A Momentary Flow

Updating Worldviews one World at a time

A new approach in the search for extraterrestrial intelligence: targeting alien polluters
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Humanity is on the threshold of being able to detect signs of alien life on other worlds. By studying exoplanet atmospheres, we can look for gases like oxygen and methane that only coexist if replenished by life. But those gases come from simple life forms like microbes. What about advanced civilizations? Would they leave any detectable signs? They might, if they spew industrial pollution into the atmosphere. New research by theorists at the Harvard-Smithsonian Center for Astrophysics (CfA) shows that we could spot the fingerprints of certain pollutants under ideal conditions. This would offer a new approach in the search for extraterrestrial intelligence (SETI). “We consider industrial pollution as a sign of intelligent life, but perhaps civilizations more advanced than us, with their own SETI programs, will consider pollution as a sign of unintelligent life since it’s not smart to contaminate your own air,” says Harvard student and lead author Henry Lin. “People often refer to ETs as ‘little green men,’ but the ETs detectable by this method should not be labeled ‘green’ since they are environmentally unfriendly,” adds Harvard co-author Avi Loeb. The team, which also includes Smithsonian scientist Gonzalo Gonzalez Abad, finds that the upcoming James Webb Space Telescope (JWST) should be able to detect two kinds of chlorofluorocarbons (CFCs)—ozone-destroying chemicals used in solvents and aerosols. They calculated that JWST could tease out the signal of CFCs if atmospheric levels were 10 times those on Earth. A particularly advanced civilization might intentionally pollute the atmosphere to high levels and globally warm a planet that is otherwise too cold for life. There is one big caveat to this work. JWST can only detect pollutants on an Earth-like planet circling a white dwarf star, which is what remains when a star like our Sun dies. That scenario would maximize the atmospheric signal. Finding pollution on an Earth-like planet orbiting a Sun-like star would require an instrument beyond JWST—a next-next-generation telescope. (via A new approach in the search for extraterrestrial intelligence: targeting alien polluters)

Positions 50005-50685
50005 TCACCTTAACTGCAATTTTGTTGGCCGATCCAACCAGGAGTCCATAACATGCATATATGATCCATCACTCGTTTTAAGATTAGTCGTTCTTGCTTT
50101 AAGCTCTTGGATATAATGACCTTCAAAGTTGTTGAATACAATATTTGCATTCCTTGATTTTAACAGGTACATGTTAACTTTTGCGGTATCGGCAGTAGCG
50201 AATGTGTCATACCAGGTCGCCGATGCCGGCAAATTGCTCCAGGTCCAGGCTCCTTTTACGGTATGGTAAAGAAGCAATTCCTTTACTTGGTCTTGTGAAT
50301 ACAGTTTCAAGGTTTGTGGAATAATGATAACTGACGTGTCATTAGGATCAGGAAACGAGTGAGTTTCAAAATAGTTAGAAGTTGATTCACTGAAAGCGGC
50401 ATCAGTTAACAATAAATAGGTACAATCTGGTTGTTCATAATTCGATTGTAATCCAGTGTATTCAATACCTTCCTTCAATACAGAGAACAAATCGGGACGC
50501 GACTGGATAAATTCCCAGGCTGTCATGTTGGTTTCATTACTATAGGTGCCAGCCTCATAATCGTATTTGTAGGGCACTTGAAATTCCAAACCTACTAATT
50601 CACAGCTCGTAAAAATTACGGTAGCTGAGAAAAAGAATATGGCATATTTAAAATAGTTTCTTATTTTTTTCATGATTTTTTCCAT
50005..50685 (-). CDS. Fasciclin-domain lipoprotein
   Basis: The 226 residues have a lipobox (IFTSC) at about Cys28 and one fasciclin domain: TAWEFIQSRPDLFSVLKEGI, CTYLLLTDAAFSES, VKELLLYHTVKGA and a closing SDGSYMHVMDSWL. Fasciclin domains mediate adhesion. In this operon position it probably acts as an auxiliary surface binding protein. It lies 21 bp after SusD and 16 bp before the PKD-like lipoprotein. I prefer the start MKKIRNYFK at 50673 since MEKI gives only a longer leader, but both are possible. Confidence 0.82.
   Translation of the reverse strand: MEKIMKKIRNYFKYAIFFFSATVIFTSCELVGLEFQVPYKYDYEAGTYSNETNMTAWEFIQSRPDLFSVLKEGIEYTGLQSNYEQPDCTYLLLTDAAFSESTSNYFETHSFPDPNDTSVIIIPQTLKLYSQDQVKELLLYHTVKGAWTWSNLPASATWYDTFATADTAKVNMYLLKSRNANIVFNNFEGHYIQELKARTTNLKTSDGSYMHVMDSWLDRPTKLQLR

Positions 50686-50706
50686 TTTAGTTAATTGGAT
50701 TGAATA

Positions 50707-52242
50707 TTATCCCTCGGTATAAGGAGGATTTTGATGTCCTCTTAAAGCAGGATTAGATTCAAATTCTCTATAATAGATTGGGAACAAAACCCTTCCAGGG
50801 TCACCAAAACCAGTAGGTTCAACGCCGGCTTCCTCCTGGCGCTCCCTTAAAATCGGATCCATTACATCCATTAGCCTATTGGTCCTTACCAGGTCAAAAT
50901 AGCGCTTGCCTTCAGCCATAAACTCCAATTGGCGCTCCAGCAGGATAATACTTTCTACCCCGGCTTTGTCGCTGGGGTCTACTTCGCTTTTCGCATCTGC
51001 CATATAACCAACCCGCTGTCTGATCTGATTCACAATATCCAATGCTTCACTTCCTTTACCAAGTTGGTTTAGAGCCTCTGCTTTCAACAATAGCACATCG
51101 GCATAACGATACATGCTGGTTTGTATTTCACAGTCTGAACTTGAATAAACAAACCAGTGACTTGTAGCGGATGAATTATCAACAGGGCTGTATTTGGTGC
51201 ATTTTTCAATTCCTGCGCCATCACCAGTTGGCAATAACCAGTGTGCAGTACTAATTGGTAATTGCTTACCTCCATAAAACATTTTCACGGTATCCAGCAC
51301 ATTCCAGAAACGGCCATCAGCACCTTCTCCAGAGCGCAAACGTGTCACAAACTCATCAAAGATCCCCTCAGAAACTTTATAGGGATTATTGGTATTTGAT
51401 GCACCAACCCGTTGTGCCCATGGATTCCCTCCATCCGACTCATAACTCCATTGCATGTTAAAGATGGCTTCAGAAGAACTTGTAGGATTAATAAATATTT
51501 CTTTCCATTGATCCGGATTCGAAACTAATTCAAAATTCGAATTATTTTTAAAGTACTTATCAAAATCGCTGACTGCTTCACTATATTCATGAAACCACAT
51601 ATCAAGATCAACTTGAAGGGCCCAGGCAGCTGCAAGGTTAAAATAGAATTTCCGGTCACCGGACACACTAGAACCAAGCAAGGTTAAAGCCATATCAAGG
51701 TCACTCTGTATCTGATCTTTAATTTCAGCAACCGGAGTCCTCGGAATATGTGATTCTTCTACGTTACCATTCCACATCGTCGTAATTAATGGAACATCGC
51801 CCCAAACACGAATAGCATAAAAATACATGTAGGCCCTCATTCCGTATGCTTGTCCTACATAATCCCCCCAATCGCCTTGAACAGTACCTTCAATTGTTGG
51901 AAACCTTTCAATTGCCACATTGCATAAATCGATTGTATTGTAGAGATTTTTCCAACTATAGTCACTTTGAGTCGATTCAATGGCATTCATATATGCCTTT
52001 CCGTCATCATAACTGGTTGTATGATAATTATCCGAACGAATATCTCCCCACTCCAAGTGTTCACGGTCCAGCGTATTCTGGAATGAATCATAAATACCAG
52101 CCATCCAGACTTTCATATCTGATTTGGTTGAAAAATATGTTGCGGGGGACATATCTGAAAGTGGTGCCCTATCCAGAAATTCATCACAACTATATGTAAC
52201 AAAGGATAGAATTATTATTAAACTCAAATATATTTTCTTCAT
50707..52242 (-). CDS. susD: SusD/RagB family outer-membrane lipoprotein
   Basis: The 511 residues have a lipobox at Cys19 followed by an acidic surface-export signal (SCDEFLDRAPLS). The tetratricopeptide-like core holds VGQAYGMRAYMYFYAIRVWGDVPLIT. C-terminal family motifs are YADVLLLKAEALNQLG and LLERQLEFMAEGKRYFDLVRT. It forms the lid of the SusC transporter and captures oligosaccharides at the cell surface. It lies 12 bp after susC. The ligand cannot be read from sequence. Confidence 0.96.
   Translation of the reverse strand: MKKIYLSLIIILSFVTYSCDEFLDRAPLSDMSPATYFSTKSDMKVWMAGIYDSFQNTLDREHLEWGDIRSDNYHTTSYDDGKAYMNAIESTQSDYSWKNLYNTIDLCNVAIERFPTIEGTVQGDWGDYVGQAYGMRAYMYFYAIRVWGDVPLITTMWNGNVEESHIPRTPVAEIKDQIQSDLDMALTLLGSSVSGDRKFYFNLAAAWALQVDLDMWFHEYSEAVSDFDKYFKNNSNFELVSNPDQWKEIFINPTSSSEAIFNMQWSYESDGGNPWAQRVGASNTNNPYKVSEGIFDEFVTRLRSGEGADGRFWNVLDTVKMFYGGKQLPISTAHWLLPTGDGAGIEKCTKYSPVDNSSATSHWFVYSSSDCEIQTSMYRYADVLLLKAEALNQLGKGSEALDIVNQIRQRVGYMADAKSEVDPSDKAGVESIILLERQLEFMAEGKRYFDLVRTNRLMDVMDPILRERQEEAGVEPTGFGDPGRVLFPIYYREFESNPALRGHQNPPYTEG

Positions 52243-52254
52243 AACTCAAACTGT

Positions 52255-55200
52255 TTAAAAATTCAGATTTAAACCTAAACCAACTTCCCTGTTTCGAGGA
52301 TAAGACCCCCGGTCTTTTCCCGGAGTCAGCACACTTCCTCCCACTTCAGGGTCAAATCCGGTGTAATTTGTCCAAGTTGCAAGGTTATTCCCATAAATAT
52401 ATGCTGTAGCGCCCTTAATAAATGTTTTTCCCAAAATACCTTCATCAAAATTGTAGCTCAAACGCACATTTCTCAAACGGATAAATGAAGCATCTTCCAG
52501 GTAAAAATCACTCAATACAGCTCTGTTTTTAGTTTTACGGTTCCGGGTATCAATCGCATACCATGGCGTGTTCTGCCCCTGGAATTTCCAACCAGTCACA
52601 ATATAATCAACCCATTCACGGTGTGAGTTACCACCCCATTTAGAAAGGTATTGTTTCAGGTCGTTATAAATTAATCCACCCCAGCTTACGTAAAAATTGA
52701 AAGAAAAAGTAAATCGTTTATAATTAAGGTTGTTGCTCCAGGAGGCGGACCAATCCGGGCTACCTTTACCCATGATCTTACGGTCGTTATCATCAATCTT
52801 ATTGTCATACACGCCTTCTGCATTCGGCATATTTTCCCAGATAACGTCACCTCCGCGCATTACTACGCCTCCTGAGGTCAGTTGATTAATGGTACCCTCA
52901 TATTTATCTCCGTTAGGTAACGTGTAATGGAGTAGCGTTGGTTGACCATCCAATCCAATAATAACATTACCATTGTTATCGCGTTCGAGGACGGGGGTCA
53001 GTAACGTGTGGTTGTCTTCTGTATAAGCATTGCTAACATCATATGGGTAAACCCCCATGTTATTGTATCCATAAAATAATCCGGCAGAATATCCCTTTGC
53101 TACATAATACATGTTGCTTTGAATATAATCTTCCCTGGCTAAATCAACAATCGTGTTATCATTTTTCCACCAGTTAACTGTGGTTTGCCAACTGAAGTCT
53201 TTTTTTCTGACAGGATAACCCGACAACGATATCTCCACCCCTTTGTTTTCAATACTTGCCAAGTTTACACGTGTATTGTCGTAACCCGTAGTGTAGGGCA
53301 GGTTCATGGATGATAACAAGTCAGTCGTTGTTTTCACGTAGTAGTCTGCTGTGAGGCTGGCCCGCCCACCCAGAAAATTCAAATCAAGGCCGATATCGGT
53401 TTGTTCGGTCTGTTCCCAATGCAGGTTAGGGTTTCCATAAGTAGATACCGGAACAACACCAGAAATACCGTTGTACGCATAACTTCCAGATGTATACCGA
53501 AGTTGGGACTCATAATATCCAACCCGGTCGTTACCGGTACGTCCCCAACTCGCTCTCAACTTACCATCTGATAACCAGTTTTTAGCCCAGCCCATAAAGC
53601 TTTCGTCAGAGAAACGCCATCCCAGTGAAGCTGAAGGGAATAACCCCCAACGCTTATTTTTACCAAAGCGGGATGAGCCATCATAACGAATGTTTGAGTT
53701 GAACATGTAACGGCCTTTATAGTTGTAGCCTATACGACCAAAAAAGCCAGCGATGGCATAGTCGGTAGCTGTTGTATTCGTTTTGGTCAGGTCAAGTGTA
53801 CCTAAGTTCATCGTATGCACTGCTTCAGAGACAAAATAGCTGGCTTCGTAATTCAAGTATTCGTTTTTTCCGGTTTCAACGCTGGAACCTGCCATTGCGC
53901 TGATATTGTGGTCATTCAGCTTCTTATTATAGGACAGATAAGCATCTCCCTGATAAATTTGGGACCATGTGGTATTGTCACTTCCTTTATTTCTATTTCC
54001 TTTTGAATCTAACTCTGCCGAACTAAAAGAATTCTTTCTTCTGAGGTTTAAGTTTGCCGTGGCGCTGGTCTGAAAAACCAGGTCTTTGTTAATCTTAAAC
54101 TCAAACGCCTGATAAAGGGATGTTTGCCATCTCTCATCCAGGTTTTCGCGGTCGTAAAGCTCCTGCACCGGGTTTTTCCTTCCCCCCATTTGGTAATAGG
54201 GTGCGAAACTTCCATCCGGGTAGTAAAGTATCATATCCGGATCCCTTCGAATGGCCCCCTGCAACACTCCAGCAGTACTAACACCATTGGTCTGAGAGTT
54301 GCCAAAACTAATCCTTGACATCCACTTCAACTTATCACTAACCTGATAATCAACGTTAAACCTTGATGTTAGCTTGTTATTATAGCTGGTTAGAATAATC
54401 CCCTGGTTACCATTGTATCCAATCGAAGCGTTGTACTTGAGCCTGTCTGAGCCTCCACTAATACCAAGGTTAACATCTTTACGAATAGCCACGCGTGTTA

A new approach in the search for extraterrestrial intelligence: targeting alien polluters
-